Police Academy

Movie review by
Brian Costello, Common Sense Media
Police Academy Movie Poster Image
Sophomoric '80s cop-spoof has profanity, sex, stereotypes.
  • R
  • 1984
  • 96 minutes

Parents say

age 14+
Based on 4 reviews

Kids say

age 14+
Based on 7 reviews

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A lot or a little?

The parents' guide to what's in this movie.

Positive Messages

While an argument could be made that the film has a message of "You can be anything you want to be if you put your mind to it," that message is easily lost in the maelstrom of stupid comedy.

Positive Role Models & Representations

The characters are essentially one-dimensional stereotypes. The authority figures are either overly zealous disciplinarians or bumbling fools.


Lots of comic slapstick including fistfights, a motorcycle crash, falling headfirst into the backside of a horse. Verbal bullying. A riot breaks out. Rioters are shown looting, brandishing sticks. Gun play between members of the police academy and "the bad guys." Misfired guns throughout.


Women are shown naked from the waist up while showering. A rear end is shown. A character asks another character if he and his wife "do it doggie style." Two scenes with strongly implied oral sex. Two characters are sent to a gay bar, where patrons dress in leather and force the characters to dance with them. A female character jumps on top of a male character in his room and removes her shirt, while demanding he have sex with her.


Frequent profanity: "crap," "d--khead," "s--t," "a--hole," "goddamn," "pissant," "numbnuts," "son of a bitch," and "f--k." One of the antagonists makes two racial slurs. Another antagonist makes a homophobic pun of another character's last name. Another character says that "sleeping is for fags."


Early in the film, a Kodak photo booth is featured prominently.

Drinking, Drugs & Smoking

Characters are smoking cigarettes throughout. During a party characters are shown smoking, drinking, and acting drunk.

What parents need to know

Parents need to know that Police Academy is a classic of '80s cop-spoof films but it is not for kids. The sophomoric humor is rooted in one-dimensional character stereotypes, and there is frequent profanity, as well as nudity, sex, and violence. Furthermore, unlike similar '80s movies like Airplane!, Meatballs, and Caddyshack, Police Academy's "so dumb it's funny" brand of comedy hasn't aged well. Parents looking to share with their kids the '80s movies of their youth are encouraged to look elsewhere.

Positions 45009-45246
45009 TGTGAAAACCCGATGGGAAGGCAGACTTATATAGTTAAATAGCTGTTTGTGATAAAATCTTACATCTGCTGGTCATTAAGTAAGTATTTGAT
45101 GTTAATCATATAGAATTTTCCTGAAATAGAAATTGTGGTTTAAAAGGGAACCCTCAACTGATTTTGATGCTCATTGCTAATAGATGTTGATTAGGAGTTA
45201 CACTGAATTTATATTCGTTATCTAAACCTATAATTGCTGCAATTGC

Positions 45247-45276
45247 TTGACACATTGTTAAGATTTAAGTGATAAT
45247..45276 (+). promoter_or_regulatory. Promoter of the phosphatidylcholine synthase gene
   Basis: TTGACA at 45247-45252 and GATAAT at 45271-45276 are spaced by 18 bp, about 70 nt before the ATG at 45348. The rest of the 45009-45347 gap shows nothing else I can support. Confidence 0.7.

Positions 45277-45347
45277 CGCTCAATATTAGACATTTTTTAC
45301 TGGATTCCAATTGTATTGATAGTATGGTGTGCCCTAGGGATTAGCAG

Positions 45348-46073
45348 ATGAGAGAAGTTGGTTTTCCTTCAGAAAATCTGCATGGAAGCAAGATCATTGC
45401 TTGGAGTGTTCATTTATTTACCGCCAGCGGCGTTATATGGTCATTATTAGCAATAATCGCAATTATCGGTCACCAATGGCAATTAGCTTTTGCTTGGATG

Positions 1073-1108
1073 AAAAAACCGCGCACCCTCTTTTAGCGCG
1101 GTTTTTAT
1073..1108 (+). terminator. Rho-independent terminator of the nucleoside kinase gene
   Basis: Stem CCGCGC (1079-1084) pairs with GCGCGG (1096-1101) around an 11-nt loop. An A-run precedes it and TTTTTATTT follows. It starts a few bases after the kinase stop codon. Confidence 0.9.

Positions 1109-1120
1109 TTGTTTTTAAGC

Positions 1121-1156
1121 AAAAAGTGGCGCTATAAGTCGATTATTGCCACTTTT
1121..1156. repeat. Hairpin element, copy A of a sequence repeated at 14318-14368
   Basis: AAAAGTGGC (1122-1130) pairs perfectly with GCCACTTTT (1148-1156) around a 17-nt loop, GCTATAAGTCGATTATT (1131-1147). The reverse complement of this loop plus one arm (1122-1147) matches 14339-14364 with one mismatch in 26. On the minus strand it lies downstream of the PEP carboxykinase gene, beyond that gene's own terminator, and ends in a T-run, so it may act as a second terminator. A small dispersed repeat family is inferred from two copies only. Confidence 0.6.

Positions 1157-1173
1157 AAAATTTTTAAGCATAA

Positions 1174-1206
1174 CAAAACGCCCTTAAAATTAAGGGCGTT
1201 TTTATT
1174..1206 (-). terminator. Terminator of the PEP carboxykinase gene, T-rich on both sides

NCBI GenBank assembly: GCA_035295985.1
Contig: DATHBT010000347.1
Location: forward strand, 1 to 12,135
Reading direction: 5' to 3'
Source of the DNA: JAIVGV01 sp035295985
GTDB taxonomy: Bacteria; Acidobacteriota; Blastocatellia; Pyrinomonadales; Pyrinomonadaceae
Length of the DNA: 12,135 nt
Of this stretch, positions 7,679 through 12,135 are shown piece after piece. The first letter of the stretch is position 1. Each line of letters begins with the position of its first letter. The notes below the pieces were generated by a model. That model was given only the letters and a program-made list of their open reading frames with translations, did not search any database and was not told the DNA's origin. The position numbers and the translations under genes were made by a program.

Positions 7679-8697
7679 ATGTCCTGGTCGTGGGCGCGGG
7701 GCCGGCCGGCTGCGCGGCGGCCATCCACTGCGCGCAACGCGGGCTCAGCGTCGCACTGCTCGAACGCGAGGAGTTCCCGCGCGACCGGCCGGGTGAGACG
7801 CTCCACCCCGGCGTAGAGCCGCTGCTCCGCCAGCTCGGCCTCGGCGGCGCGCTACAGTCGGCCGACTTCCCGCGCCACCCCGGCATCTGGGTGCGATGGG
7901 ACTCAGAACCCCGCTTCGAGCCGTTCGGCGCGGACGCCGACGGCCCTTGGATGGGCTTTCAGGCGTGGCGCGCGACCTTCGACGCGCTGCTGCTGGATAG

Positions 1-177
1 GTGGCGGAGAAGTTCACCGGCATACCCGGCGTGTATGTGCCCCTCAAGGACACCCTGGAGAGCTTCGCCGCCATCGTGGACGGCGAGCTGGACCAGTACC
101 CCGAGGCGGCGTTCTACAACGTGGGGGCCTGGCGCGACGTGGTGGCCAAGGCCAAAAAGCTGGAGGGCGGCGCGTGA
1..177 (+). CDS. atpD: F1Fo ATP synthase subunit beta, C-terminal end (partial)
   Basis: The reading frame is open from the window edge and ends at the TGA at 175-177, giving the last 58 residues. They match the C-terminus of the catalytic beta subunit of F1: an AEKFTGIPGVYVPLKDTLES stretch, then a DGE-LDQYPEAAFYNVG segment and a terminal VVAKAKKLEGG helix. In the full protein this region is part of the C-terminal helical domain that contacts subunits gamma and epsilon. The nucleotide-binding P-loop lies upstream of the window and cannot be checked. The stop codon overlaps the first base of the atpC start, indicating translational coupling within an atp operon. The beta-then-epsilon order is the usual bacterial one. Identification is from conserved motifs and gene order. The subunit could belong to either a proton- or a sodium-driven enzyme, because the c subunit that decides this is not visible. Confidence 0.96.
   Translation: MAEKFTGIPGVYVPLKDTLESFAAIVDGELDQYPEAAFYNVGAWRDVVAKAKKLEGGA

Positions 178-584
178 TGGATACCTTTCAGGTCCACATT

User Reviews

  • Parents say
  • Kids say
Adult Written byscooch June 28, 2020
Adult Written byzeekattacklee August 14, 2017

A slapstick comedy with cops

I checked this film out over the weekend since I decided to get Netflix again. Although it does contain profanity, the F-word is only used twice. the nudity wa... Continue reading
Teen, 16 years old Written byPme1223 October 19, 2020
Teen, 14 years old Written bySuperman 1123 June 26, 2020


Eat it all up

What's the story?

The mayor has just passed a law lowering the standards necessary to meet the minimum qualifications required to join the police force. As a result, dozens of misfits who ordinarily wouldn't have tried are now attending the POLICE ACADEMY. There's a gung-ho security guard named Tackleberry, a rich girl looking to expand her horizons (Kim Cattrall), and a guy who makes sound effects with his mouth, among many others. The ringleader of this ragtag bunch is Mahoney (Steve Guttenberg), who is sent to the police academy as an alternative to jail time after vandalizing a Trans Am at his parking garage job. He is not allowed to quit -- if he does, he goes to jail. But the disciplinarian Lieutenant Harris, in conjunction with the bumbling Commandant Lassard, have determined that no one will be kicked out. This means that Mahoney, along with the rest, are trapped at the academy as they fumble their way into being cops. When a riot breaks out in the city, these officers-in-training are sent to assist the actual police and must prove they have what it takes to be bona fide members of law enforcement.

Is it any good?

Obviously, Police Academy lacks the wit and sophistication of, say, a Woody Allen film. There is no question that it's firmly rooted in the school of '80s lowbrow humor. That being said, compared to similar films from the era, like Airplane!, Meatballs, and Caddyshack, the first of many Police Academy films simply isn't all that funny. The one-dimensional characters grow tiresome and predictable, the pratfalls and sightgags grow tedious, and many of the one-liners are dated to the point of corniness.

For families, the one or two laughs Police Academy may garner isn't worth all the profanity, sex, and violence happening throughout, to say nothing of the racial and homophobic slurs dropped throughout. Parents looking to share some memories from the '80s will find better options.

Talk to your kids about ...

  • Families can talk about the characters in the movie. What makes them funny or not? Are stereotypes ever funny? When does comedy go too far?

  • What are some aspects of the film that root it firmly in the 1980s?

  • What similarities and differences do you see in this film compared to other comedies from the '80s? What about compared to more modern comedies?

Movie details

Our editors recommend

For kids who love classics

Themes & Topics

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